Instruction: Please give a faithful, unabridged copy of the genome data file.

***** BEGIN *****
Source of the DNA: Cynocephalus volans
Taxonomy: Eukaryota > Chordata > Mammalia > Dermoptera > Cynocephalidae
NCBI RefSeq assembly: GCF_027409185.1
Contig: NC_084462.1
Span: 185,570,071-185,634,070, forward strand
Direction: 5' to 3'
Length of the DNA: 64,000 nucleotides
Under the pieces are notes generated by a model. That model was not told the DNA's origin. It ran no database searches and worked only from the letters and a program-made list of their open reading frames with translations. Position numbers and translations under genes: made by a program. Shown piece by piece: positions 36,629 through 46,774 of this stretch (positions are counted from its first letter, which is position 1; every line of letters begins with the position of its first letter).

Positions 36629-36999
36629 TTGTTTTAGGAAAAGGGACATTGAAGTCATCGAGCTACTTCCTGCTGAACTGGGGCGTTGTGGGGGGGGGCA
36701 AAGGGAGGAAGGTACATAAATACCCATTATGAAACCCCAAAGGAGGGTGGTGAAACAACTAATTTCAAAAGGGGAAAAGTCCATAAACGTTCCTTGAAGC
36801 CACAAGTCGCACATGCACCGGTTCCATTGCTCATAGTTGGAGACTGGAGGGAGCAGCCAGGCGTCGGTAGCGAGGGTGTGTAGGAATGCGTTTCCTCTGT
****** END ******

Source of the DNA: Cynocephalus volans
Taxonomy: Eukaryota > Chordata > Mammalia > Dermoptera > Cynocephalidae
NCBI RefSeq assembly: GCF_027409185.1
Contig: NC_084462.1
Span: 185,570,071-185,634,070, forward strand
Direction: 5' to 3'
Length of the DNA: 64,000 nucleotides
Under the pieces are notes generated by a model. That model was not told the DNA's origin. It ran no database searches and worked only from the letters and a program-made list of their open reading frames with translations. Position numbers and translations under genes: made by a program. Shown piece by piece: positions 36,629 through 46,774 of this stretch (positions are counted from its first letter, which is position 1; every line of letters begins with the position of its first letter).

Positions 36629-36999
36629 TTGTTTTAGGAAAAGGGACATTGAAGTCATCGAGCTACTTCCTGCTGAACTGGGGCGTTGTGGGGGGGGGCA
36701 AAGGGAGGAAGGTACATAAATACCCATTATGAAACCCCAAAGGAGGGTGGTGAAACAACTAATTTCAAAAGGGGAAAAGTCCATAAACGTTCCTTGAAGC
36801 CACAAGTCGCACATGCACCGGTTCCATTGCTCATAGTTGGAGACTGGAGGGAGCAGCCAGGCGTCGGTAGCGAGGGTGTGTAGGAATGCGTTTCCTCTGT